Apple is typically thought of as having the leading operating system for security, so this might surprise you – Windows is not only more secure than Linux, but also Apple’s iOS and OS X.
Oddly, Windows has been constantly mocked for its supposed abundant security flaws.
The National Vulnerability Database did a study which sought out security issues in different operating systems, and Windows was found to be the least susceptible to viruses.
Among the surprising results reported on by the NVD was that while Windows was nowhere near the top of their list of vulnerable systems, Apple’s 2014 OS X was found to have the greatest number of security problems – 147 in total, with 64 classified as high severity. Apple’s iOS didn’t do a whole lot better with 127 vulnerabilities found including 32 high vulnerabilities.
Meanwhile, the newest version of Windows’ operating system Windows 8.1, had a total of just 36 vulnerabilities – its predecessors, Windows 8 and 7, had the exact same number. Overall Windows is reported to have mostly low severity vulnerabilities. Its Sever 2007 and Sever 2008 were both found to have 38 vulnerabilities, mostly under the medium and high levels.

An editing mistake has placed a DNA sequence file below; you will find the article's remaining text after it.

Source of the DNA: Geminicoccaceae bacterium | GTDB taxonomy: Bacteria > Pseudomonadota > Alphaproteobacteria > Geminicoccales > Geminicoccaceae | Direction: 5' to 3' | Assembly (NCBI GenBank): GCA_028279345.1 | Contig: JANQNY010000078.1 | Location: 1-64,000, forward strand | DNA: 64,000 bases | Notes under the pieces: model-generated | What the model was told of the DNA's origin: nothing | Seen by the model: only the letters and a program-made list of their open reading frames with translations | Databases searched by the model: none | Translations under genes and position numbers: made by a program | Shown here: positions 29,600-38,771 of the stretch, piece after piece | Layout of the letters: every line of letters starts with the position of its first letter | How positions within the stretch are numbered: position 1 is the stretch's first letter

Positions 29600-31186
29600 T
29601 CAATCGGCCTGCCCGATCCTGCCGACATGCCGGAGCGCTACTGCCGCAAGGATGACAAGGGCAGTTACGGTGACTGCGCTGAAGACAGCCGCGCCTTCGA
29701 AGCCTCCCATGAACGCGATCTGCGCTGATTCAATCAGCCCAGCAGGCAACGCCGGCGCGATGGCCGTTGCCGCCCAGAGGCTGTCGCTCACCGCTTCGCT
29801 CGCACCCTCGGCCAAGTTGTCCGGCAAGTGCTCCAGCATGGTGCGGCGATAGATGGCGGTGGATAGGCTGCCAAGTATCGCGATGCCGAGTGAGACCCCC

Vulnerabilities in Applications
The database demonstrated an overall much higher rate of security vulnerabilities in operating systems than in the past. While in 2013 the number was found to be 4794, it has since shot up to 7038. Even though the issues are linked to individual operating systems, the biggest problem seems to be coming from third party software that’s used.
83% of the vulnerabilities found were from applications, while 13% were in the operating systems themselves and 4% were found in hardware.
While Microsoft should be happy that they’ve come ahead of Apple and Linux in terms of vulnerabilities, it should be noted that Internet Explorer was found to be the least secure web browser with 242 vulnerabilities compared to just 124 in Chrome and 117 in Firefox.
For more on security patches in your operating systems and how to stay safe in today’s modern technology age, contact Digivie.